2
minute read
Todd Smith-Salter

Effective Error Reporting with Bugsnag and EmberJS

This is a guest blog post written by Todd Smith-Salter, VP of Product Strategy at 12 Stars Media. He explains how Candidio uses EmberJS with Bugsnag to capture errors.

An important part of a professional application is catching and reporting bugs. In Candidio, we report bugs from our EmberJS application to Bugsnag.

EmberJS and Bugsnag

Bugsnag has great documentation and a good amount of language support with their first-party notifier libraries. We’re quite happy with their service and look forward to using them for the foreseeable future. Here’s how we’ve setup Bugsnag with our application to track errors in Candidio.

Bugsnag.js

Get Bugsnag’s Javascript notifier with Bower using the command [CODE]bower install --save bugsnag[/CODE]. Import the [CODE]bugsnag.js[/CODE] source into your app in [CODE]Brocfile.js[/CODE] with [CODE]app.import('bower_components/bugsnag/src/bugsnag.js');[/CODE].

In [CODE].jshintrc[/CODE] add [CODE]"Bugsnag": true[/CODE] to the [CODE]predef[/CODE] hash, so you don’t get squawked at every time you use the [CODE]Bugsnag[/CODE] global variable.

Initializer

Create a new initializer at [CODE]app/initializers/bugsnag.js[/CODE] on the command line with the [CODE]ember g initializer bugsnag[/CODE] command. In the initialize function, we’re going to declare the Bugsnag API key, the releaseStage (current environment), and the stages we want to notify Bugsnag from. In Candidio, we only send Bugsnag errors from our staging environment and the production site.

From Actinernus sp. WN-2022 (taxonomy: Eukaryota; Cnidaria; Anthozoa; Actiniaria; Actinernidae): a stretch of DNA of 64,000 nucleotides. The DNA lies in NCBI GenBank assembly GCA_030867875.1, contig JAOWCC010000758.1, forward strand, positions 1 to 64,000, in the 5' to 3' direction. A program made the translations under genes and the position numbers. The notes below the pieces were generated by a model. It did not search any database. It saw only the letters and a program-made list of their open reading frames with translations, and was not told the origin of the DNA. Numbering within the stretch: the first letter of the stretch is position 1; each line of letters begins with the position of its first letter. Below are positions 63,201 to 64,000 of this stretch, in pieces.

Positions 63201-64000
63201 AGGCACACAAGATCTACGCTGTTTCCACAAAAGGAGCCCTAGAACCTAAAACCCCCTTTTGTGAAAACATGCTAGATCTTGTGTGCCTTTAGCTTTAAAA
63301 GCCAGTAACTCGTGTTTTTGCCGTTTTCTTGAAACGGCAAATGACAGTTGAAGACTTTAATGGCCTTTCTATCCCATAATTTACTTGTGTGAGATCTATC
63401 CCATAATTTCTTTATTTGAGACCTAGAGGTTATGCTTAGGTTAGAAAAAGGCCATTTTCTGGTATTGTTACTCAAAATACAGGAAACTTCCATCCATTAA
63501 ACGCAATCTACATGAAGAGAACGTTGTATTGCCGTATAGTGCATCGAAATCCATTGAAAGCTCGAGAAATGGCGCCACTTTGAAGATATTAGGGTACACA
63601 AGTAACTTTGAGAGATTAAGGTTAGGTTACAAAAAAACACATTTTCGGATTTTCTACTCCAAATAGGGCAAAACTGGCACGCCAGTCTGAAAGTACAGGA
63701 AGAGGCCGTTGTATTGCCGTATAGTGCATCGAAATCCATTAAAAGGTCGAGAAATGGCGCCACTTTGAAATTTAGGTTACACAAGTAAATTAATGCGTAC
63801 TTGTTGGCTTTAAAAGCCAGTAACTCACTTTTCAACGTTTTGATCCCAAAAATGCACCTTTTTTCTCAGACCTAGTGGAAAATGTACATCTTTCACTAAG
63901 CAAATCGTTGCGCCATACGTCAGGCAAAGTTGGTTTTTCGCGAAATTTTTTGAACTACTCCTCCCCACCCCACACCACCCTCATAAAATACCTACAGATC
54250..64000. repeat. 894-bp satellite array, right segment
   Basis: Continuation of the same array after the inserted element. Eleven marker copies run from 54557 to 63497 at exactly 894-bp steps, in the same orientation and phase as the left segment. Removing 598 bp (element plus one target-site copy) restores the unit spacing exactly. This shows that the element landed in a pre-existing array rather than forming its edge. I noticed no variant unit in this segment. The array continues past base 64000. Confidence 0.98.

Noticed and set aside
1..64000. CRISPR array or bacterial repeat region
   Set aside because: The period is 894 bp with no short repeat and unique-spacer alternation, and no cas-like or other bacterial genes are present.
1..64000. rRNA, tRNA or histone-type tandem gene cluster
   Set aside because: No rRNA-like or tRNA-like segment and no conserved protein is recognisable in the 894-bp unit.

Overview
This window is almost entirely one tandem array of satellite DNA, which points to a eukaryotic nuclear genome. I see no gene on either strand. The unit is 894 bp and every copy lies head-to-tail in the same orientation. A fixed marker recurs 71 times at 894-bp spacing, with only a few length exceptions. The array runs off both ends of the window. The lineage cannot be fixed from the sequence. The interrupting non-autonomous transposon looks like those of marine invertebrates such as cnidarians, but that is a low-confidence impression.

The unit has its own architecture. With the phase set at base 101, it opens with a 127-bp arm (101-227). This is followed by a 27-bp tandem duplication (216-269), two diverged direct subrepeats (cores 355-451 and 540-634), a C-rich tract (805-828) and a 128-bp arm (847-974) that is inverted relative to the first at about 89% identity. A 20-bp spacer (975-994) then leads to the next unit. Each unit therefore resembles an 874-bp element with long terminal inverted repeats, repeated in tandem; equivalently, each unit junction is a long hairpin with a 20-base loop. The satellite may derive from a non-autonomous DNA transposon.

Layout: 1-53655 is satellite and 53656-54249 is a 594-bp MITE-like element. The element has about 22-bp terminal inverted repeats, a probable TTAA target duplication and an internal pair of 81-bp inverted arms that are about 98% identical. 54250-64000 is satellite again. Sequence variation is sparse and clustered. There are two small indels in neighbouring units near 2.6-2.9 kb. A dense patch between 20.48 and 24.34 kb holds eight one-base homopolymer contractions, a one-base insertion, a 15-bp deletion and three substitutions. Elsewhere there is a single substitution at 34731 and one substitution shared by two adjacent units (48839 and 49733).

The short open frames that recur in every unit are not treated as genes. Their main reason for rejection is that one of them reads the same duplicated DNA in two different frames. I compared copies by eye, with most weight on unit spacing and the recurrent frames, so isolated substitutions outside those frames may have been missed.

-- CODE language-javascript --
Bugsnag.apiKey = config.APP.BUGSNAG.API_KEY;  
Bugsnag.releaseStage = config.environment;  
Bugsnag.notifyReleaseStages = ["staging", "production"];

Routing Errors

The first type of error we want to report is routing and edge cases, which we’ll catch with Ember.onerror. In this error report and the following, we’re sending along the current path, rather than letting Bugsnag grabbing the URL from [CODE]location.href[/CODE]. I’ve found that in the context of EmberJS development, this is more useful.

-- CODE language-javascript --
Ember.onerror = function(error) {  
 Bugsnag.context = appController.get('currentPath');;
 Bugsnag.notifyException(error);
};

Promise/AJAX Errors

We should also catch errors from rejected Promises, which we can do similarly with the RSVP.on(‘error’) method.

-- CODE language-javascript --
Ember.RSVP.on('error', function (error) {  
 Bugsnag.context = appController.get('currentPath');
 Bugsnag.notifyException(error);
});

Bonus: JavaScript Sourcemaps

Sourcemaps are enabled by default on the ember-cli development build, but to get a sourcemap on every build, including production, add the following [CODE]sourcemaps[/CODE] hash in [CODE]Brocfile.js[/CODE]. Bugsnag will get the sourcemap declaration at the bottom of our concatenated source and give you a much improved stack track over the minified source.

-- CODE language-javascript --
// Brocfile.js
var app = new EmberApp({  
 ...
 sourcemaps: {
   "enabled": true,
   "extensions": ["js"]
 }
});

Gist of the Bugsnag integration

Other useful details you can send to Bugsnag

Update: You should still log errors to your log files in addition to sending them to Bugsnag. Thanks to Ben Holmes for the tip!

———

Follow Todd on Twitter, and be sure to checkout Bugsnag’s JavaScript error monitoring.

Bugsnag helps you prioritize and fix software bugs while improving your application stability
Request a demo